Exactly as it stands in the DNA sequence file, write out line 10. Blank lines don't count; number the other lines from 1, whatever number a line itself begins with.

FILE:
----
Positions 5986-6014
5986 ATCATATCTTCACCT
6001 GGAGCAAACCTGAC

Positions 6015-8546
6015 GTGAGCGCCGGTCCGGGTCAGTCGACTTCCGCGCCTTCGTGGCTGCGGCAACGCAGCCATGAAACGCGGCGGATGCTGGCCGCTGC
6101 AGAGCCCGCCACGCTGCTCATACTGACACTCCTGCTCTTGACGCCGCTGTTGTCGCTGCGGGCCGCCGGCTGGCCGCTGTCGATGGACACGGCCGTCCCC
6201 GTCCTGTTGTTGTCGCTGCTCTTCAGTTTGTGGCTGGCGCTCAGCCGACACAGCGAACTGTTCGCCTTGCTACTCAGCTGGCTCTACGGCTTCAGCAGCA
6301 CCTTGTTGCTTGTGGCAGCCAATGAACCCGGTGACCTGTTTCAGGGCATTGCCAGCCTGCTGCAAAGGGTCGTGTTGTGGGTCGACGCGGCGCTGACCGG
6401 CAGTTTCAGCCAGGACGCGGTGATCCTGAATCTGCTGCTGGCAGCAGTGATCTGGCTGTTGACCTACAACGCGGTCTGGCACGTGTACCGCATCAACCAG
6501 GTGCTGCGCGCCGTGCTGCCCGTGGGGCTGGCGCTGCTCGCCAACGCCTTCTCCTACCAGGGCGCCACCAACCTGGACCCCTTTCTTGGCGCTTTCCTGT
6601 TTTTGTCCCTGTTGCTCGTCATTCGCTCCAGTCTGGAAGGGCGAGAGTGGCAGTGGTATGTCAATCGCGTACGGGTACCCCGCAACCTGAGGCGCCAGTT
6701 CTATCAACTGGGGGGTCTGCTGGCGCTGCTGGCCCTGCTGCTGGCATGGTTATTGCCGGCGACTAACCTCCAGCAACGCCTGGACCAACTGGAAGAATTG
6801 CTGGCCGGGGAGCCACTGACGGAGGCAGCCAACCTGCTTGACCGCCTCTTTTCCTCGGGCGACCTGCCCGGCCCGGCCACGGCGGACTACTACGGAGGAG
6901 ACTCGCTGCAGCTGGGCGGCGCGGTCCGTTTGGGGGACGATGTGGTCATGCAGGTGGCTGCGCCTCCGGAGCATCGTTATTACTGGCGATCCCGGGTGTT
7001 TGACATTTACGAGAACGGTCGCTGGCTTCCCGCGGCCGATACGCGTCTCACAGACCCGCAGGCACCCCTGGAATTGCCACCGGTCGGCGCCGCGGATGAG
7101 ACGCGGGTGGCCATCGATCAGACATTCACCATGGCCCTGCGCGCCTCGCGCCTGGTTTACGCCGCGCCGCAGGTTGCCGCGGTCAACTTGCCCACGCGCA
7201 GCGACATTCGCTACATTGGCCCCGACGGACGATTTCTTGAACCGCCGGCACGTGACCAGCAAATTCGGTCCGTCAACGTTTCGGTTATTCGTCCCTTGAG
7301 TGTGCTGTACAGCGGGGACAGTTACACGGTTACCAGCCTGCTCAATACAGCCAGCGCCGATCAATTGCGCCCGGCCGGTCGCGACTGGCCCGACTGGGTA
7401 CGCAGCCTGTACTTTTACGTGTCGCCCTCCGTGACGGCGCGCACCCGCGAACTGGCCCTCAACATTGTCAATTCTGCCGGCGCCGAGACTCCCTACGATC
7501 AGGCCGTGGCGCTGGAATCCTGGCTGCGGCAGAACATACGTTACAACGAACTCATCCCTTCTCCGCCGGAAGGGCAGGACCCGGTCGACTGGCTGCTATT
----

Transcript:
6501 GTGCTGCGCGCCGTGCTGCCCGTGGGGCTGGCGCTGCTCGCCAACGCCTTCTCCTACCAGGGCGCCACCAACCTGGACCCCTTTCTTGGCGCTTTCCTGT